NEC Corp. has adopted a flexible work system under which 7,000 future managers, or 30 percent of the total workforce, can choose their own hours and job priorities, company officials said Wednesday.
The new system, which begins this month, is designed to encourage achievers, they said.
Under the system, NEC pays salaries for regular work hours plus one hour of overtime.
If employees work more than that, they receive no additional pay, the officials said.
NEC pays workers based on performance, and the flextime system is being introduced to match this policy, company officials said.
Employees can apply for temporary exclusion from the system in cases where their workloads sharply increase, the officials said.
Fujitsu Ltd. and Sharp Corp. meanwhile have dropped their flextime programs and have gone back to a set working-hour system.
Major electronics makers have been changing their work systems to improve employee efficiency amid fierce international competition.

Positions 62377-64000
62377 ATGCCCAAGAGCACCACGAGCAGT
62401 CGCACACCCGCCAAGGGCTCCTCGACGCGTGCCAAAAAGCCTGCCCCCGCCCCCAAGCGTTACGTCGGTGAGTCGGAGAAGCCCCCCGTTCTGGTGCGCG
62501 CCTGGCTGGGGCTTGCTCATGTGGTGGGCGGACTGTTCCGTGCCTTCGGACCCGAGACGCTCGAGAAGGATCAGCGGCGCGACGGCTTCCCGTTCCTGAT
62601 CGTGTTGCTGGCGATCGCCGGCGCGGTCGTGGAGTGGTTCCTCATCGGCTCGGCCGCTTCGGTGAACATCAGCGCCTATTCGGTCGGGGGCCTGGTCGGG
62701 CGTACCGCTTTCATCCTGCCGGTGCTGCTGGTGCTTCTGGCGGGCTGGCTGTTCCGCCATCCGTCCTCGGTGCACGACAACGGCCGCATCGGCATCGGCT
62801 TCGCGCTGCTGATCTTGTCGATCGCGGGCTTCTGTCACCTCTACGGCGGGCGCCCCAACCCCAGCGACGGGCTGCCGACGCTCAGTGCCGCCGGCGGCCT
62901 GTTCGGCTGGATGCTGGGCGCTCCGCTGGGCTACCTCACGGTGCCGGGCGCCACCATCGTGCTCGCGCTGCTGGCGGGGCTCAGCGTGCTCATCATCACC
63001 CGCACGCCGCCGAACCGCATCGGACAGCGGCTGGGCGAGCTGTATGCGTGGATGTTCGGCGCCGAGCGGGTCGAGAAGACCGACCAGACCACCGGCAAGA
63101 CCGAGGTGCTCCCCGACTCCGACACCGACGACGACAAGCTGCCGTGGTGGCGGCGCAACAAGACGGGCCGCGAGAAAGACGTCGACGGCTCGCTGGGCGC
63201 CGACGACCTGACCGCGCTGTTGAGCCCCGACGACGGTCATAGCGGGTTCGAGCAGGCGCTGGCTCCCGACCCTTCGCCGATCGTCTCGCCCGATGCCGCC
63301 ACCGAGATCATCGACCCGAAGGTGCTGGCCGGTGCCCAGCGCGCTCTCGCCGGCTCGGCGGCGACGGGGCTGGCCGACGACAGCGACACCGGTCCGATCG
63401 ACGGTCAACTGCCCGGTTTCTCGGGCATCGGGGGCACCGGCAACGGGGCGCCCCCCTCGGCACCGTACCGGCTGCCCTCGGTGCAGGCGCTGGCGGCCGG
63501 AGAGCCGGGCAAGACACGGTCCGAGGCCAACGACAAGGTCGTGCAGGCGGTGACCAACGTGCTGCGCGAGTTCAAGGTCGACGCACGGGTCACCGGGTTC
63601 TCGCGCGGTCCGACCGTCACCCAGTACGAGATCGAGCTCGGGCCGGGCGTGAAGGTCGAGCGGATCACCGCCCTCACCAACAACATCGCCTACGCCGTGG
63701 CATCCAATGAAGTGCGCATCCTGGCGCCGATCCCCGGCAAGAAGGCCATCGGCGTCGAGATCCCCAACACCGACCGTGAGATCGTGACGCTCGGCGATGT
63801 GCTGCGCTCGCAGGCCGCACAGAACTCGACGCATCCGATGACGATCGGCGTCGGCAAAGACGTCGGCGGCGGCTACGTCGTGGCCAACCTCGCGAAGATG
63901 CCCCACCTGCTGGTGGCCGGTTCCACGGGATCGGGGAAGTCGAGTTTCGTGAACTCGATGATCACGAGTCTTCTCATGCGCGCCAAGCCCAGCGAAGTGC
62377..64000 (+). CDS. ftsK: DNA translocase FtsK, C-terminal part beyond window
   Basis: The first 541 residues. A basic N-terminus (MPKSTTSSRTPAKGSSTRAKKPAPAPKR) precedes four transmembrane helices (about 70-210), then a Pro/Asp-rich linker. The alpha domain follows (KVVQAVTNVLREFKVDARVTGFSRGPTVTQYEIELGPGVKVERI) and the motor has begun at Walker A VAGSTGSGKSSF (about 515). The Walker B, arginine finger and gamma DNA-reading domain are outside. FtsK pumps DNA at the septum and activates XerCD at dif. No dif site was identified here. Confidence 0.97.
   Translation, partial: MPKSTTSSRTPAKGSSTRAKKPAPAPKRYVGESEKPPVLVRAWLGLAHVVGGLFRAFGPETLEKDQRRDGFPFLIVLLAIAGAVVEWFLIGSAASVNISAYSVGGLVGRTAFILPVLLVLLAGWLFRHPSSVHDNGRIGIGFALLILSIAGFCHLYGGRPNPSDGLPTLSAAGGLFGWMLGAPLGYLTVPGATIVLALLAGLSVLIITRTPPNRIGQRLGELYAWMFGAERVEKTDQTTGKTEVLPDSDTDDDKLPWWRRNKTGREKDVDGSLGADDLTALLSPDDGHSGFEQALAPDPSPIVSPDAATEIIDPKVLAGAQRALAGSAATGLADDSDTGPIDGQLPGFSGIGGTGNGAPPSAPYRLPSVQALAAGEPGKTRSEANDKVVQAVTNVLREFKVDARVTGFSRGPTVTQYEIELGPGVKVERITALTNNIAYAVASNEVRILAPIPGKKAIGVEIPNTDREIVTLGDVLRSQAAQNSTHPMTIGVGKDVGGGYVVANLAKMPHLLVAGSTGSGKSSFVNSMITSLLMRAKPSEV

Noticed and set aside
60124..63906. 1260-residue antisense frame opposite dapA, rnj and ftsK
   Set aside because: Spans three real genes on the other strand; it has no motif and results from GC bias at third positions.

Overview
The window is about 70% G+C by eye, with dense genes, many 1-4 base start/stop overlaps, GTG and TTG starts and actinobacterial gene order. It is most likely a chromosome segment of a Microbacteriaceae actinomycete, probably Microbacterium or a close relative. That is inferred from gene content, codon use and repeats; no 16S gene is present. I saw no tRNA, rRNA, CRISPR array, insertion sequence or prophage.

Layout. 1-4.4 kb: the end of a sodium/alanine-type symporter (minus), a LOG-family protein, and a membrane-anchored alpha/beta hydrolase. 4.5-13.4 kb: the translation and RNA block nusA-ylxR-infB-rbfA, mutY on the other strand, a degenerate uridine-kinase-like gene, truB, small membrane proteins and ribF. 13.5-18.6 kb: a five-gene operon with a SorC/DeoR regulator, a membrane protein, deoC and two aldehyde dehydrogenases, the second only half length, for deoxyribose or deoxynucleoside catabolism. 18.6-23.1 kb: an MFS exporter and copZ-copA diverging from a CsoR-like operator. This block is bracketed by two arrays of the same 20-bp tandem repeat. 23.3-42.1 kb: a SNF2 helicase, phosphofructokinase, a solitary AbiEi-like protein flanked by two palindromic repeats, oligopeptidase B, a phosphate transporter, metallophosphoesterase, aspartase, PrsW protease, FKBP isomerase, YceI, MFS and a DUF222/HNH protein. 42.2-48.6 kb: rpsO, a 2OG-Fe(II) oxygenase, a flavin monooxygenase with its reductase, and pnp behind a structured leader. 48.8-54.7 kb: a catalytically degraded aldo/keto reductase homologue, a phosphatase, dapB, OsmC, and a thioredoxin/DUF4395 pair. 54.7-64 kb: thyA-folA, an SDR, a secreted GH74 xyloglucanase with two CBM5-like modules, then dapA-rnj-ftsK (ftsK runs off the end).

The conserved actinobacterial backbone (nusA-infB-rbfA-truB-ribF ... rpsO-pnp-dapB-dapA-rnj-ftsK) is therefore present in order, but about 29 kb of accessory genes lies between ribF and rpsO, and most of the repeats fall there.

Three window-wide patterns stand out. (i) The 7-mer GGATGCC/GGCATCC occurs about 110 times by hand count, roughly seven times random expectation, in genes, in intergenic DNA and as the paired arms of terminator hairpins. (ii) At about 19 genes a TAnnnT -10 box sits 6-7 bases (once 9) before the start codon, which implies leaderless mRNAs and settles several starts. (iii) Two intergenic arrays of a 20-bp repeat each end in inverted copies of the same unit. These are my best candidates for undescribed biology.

The move by NEC will create the largest discretionary working-hour system in the nation in terms of employee numbers, according to Health, Labor and Welfare Ministry officials.
NEC first introduced a flexible work system in 1993 for about 300 staff in the research and development division.
It has expanded the system to about 30 percent of its total workforce of 24,000 in line with a measure introduced by the labor ministry in February to expand the types of jobs for which the flexible working system can be introduced, the NEC officials said.